BDS Suffers an Important Defeat in Europe
In recent days, positive developments have occurred which prove — once again — that far from being the isolated nation that Israel’s detractors seek to portray, Israel thrives and enjoys good diplomatic relations, even with those who seek to stake the odds against it.
“Israel and the European Union have agreed to put relations between us back on track,” Prime Minister Benjamin Netanyahu said in a briefing of ministers on Sunday. “In the conversation I had over the weekend with EU High Representative for Foreign Affairs and Security Policy Federica Mogherini, I heard from her that the EU is opposed to any boycott of Israel, and about their action regarding product labeling, she defined it as nonbinding and said that it does not reflect their position regarding the final borders of the State of Israel, which can be determined — this is what she said — only in direct negotiations between the sides.”
This is something of a diplomatic victory, since the EU originally stated that these guidelines had to be followed by all EU member states. And although this development does not in any way signify that the issue of EU labeling is history — far from it — it means that it is now up to each EU country to determine whether they wish to label Israeli goods from Judea and Samaria or not.
“Of course, this is not to say that there will not be friction,” Netanyahu said. “There are things that we do not agree on. Neither is this to say that there will not be friction with specific countries within the EU, just as there are countries, more than a few, that also support our position. But the fact that the EU high representative for foreign affairs and security policy has come out strongly against BDS and against economic sanctions against Israel, is, of course, a step in the right direction.”
In other developments, new British government directives are aiming to prevent public bodies, universities and student unions from boycotting Israeli products. As reported by Israel Hayom on Monday, the new bill seeks to prevent any public body from imposing a boycott on a World Trade Organization member, which Israel has been since 1995. The regulation will essentially outlaw boycotting Israeli products — a threat often made against goods produced in Judea and Samaria — and allow the British government to take legal action against organizations that impose such boycotts. Under the plan, all publicly funded institutions would be barred from excluding goods produced by their idea of “unethical companies,” such as companies involved in arms trading, fossil fuels, tobacco products, or companies based in Judea and Samaria.
This is a very interesting development, because the UK already labels products from Judea and Samaria. In 2009, the British Department for the Environment, Food and Rural Affairs issued a new, voluntary guidance, which said that labels should give “more precise information” about the origin of Israeli goods, like “Israeli settlement produce” or “Palestinian produce.” Until then, food from Judea and Samaria had been simply labeled “Produce of the West Bank.” At the time, the British Foreign Office denied this was a boycott, stating that “this is emphatically not about calling for a boycott of Israel. We believe that would do nothing to advance the peace process. We oppose any such boycott of Israel. We believe consumers should be able to choose for themselves what produce they buy.”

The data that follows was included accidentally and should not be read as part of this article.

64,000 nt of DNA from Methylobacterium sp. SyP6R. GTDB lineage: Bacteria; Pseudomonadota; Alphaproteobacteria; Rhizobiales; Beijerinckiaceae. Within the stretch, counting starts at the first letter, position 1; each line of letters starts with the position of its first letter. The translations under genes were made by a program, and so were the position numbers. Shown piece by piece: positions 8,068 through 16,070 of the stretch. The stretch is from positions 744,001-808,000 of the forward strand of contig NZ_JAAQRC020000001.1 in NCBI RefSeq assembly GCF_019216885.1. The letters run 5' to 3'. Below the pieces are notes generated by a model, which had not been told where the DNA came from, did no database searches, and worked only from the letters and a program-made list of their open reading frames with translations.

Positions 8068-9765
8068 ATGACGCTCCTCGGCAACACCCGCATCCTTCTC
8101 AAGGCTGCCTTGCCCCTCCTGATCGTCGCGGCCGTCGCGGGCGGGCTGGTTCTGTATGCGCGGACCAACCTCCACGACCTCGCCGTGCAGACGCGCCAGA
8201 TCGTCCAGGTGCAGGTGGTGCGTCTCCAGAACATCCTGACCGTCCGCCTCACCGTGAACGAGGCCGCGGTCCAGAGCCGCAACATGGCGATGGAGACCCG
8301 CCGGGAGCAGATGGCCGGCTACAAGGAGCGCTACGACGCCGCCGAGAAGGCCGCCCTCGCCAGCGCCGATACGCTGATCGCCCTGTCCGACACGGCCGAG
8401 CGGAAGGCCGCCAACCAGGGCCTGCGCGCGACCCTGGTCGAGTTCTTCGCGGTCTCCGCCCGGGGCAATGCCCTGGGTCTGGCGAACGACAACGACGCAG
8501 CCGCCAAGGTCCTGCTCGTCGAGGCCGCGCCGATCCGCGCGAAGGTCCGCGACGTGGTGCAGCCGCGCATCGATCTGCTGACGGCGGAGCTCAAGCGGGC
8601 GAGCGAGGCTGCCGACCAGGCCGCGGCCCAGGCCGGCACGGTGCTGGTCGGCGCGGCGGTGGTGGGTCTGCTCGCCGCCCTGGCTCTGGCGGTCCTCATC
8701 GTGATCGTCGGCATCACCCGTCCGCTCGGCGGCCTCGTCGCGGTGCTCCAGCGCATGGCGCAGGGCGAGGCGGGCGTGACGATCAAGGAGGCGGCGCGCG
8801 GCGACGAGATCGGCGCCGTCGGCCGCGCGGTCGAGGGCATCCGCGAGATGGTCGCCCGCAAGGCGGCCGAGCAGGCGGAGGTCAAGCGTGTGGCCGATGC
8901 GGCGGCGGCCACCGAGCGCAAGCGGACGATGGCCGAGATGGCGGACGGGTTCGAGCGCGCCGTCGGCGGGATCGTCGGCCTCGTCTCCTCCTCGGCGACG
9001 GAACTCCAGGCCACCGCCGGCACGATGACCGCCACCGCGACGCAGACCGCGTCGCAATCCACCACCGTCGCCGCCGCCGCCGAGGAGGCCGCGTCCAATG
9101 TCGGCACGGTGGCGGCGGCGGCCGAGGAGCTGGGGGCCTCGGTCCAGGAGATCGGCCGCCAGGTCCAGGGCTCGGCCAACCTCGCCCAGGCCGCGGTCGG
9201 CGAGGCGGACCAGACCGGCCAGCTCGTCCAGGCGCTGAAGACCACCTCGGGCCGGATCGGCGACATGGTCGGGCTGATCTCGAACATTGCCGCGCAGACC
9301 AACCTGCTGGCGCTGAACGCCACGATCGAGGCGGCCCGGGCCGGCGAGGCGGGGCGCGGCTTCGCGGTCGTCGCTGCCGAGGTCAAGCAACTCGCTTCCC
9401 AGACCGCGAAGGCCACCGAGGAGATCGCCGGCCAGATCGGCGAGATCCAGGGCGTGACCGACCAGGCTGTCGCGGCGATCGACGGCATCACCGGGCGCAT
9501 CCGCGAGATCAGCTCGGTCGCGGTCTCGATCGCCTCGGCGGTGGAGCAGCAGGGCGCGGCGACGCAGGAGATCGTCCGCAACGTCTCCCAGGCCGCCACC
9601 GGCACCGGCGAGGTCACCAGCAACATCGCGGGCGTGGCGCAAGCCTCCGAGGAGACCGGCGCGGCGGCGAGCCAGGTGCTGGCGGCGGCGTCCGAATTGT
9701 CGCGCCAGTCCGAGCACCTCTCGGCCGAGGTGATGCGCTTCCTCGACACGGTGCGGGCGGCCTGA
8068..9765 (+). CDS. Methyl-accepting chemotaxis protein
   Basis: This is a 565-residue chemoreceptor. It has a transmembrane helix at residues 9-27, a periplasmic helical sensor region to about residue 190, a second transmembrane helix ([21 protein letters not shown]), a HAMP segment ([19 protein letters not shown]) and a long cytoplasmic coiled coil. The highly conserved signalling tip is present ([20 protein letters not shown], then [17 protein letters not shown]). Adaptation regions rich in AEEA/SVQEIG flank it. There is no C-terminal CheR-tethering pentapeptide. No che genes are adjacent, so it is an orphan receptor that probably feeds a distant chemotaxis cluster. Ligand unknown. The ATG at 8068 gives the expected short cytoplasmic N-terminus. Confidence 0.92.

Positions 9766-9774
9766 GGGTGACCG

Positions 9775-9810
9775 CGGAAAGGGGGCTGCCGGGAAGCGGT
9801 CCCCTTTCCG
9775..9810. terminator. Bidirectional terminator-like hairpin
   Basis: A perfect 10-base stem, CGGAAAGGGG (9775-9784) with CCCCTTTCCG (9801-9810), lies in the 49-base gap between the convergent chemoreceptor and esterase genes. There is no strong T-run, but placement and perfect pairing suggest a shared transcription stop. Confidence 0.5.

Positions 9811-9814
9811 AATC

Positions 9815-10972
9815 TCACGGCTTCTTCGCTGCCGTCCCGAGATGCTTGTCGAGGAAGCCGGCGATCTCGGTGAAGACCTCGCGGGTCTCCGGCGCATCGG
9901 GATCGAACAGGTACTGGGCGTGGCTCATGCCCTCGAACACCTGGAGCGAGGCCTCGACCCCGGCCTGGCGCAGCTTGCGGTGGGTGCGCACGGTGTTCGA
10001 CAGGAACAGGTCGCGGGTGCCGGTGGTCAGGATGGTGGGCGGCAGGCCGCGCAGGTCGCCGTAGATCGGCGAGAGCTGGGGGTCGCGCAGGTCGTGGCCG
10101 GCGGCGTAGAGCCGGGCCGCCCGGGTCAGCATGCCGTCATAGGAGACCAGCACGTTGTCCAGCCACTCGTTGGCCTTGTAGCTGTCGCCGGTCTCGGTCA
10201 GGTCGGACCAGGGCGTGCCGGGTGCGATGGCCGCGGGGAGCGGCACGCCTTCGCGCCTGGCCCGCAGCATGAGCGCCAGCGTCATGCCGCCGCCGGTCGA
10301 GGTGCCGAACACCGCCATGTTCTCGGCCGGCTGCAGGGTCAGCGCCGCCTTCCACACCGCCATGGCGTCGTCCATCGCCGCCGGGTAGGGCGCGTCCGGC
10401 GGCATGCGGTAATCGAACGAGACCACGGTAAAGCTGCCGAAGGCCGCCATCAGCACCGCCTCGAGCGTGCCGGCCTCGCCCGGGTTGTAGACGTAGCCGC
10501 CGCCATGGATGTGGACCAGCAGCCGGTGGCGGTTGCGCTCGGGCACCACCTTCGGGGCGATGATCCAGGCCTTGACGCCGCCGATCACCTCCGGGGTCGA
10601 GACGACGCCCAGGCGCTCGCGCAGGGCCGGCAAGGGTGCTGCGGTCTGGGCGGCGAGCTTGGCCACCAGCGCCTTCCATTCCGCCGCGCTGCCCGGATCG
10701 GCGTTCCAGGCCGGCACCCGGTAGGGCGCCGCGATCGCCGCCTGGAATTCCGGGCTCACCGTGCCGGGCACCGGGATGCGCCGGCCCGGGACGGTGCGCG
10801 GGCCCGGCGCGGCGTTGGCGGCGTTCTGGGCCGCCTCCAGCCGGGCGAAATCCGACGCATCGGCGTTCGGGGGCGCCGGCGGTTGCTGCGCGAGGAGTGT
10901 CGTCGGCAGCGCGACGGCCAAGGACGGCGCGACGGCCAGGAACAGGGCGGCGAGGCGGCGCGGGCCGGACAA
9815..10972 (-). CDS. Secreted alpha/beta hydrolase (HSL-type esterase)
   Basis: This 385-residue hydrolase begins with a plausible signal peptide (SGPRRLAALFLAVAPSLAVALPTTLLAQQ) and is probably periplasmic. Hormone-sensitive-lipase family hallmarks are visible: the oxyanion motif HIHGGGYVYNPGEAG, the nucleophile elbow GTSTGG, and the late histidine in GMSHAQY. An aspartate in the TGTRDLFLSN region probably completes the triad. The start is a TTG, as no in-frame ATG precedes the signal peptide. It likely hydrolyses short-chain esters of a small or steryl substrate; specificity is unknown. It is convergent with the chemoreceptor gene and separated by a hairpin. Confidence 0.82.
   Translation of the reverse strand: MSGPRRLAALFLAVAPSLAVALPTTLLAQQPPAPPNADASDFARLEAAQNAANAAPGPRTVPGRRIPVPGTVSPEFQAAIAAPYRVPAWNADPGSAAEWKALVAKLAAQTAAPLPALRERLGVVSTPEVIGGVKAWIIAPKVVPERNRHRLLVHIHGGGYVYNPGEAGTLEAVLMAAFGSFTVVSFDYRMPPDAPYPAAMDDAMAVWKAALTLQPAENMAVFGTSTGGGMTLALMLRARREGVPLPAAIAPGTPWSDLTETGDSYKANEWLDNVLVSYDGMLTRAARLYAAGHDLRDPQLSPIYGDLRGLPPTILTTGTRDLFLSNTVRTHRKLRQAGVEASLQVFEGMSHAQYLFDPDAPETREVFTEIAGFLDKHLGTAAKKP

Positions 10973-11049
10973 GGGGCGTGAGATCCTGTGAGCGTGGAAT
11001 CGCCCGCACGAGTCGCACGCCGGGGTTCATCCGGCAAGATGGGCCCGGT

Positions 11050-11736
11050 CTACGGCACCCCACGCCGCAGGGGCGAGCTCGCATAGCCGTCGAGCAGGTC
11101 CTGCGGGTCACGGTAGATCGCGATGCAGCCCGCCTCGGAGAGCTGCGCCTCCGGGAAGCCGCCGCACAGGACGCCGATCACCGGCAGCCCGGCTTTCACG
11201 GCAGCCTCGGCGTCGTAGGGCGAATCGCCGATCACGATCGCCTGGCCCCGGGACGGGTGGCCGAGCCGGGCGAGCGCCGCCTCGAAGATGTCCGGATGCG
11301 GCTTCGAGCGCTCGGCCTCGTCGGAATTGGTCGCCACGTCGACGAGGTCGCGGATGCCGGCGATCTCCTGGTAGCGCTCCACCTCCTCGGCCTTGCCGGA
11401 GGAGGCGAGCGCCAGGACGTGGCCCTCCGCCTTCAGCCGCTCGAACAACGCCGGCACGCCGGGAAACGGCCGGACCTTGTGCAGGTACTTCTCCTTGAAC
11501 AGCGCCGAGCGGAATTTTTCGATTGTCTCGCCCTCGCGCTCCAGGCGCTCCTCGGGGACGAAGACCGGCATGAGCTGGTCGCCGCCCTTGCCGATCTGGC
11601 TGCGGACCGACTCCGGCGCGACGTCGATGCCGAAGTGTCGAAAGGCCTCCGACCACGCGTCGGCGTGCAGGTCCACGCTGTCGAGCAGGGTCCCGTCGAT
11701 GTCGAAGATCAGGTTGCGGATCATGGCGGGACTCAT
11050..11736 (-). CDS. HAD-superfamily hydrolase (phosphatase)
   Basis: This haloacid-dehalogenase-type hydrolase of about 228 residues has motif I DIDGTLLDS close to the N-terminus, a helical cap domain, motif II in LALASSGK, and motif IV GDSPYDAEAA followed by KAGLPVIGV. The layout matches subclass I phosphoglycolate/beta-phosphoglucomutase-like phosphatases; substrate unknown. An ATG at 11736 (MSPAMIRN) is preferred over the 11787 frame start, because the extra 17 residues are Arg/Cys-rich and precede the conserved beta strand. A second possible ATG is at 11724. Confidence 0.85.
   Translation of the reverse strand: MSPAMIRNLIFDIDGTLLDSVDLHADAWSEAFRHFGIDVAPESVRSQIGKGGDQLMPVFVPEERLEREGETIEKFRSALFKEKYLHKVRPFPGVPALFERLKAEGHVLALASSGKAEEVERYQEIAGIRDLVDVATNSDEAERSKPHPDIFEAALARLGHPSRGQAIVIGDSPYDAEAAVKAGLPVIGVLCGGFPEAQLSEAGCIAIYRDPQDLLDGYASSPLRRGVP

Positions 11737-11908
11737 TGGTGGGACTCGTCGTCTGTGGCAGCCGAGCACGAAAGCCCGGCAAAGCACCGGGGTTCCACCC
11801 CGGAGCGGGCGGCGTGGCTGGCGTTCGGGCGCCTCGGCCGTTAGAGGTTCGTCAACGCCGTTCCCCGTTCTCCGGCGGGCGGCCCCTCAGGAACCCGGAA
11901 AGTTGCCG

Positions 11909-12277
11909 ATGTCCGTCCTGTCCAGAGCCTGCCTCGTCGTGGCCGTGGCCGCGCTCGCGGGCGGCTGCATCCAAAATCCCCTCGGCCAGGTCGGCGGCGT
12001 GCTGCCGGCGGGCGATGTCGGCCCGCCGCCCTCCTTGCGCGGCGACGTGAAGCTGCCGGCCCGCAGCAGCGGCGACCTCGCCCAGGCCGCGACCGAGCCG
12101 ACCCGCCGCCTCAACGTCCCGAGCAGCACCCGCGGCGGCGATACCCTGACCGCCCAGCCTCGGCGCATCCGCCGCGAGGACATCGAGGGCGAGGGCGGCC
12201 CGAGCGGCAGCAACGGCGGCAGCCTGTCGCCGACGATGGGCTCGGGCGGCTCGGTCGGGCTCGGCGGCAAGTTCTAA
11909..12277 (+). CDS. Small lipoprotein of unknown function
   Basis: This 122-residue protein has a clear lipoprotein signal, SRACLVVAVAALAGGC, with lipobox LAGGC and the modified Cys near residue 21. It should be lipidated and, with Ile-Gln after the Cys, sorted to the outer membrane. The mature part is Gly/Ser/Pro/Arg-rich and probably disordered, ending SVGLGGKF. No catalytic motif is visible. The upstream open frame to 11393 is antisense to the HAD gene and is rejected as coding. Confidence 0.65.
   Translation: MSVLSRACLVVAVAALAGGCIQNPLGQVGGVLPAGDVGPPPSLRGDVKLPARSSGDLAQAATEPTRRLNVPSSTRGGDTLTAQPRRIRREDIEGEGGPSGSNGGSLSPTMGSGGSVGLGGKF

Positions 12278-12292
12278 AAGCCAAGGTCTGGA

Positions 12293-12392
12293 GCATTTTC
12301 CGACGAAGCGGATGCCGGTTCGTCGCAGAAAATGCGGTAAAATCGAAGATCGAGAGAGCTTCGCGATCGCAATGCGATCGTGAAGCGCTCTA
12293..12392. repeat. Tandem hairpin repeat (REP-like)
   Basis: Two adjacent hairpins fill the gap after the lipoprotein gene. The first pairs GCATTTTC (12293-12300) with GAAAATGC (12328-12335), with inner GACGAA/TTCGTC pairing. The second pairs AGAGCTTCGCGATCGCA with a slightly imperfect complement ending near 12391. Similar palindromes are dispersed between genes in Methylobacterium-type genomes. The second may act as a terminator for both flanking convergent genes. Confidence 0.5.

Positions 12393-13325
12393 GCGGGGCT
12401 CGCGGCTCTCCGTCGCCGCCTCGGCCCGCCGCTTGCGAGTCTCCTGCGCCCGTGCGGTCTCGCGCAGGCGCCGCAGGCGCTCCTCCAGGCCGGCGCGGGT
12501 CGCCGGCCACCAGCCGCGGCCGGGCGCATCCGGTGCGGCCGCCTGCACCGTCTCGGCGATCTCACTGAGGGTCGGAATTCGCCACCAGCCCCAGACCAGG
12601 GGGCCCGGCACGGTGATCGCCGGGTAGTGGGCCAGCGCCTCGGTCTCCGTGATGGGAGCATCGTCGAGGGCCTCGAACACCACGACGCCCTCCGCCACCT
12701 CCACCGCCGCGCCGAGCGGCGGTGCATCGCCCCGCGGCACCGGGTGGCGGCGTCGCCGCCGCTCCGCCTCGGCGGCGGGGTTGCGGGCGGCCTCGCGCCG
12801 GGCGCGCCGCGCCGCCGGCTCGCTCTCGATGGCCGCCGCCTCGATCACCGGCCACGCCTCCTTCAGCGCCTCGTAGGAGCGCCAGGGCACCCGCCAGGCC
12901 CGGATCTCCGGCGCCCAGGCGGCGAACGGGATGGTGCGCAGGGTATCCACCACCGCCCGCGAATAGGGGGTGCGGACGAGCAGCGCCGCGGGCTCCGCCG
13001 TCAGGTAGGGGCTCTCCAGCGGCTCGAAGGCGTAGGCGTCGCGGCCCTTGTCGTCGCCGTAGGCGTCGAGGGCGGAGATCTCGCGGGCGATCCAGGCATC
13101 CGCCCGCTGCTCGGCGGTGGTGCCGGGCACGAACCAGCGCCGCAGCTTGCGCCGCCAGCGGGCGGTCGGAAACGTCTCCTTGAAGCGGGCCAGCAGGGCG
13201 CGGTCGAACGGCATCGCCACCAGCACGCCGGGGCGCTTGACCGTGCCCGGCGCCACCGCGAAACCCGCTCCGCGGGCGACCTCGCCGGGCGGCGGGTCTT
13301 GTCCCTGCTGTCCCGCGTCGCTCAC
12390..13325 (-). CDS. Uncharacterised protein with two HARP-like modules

Well, with the new bill, British policy seems to have become less categorical, perhaps through the realization that Britain needs Israel (trade between the two countries reached nearly $7 billion in 2014) and perhaps also throught the very late realization that British policies — or lack thereof — have stoked anti-Semitism in Britain, which has become a European center for the boycott, divestment and sanctions movement. British universities are hotbeds of anti-Semitism and recently The Algemeiner reported that the co-chairman of the Oxford University Labour Club, Alex Chalmers, had announced he was resigning over both rampant anti-Semitism and the group’s endorsement of Israel Apartheid Week on campus.
“Whether it be members of the Executive throwing around the term ‘Zio’ (a term for Jews usually confined to websites run by the Ku Klux Klan) with casual abandon, senior members of the club expressing their ‘solidarity’ with Hamas and explicitly defending their tactics of indiscriminately murdering civilians, or a former co-chair claiming that ‘most accusations of anti-Semitism are just the Zionists crying wolf,’ a large proportion of both OULC and the student Left in Oxford more generally have some kind of problem with Jews,” he wrote. The 12th annual Israel Apartheid Week is scheduled to kick off across UK campuses on Feb. 22.
The bill is a very welcome, albeit belated, initiative, which one might hope will be copied by other European nations, which are realizing that boycotting Israel is wrong — and bad for business.
Judith Bergman is a writer and political analyst living in Israel. This article was originally published by Israel Hayom.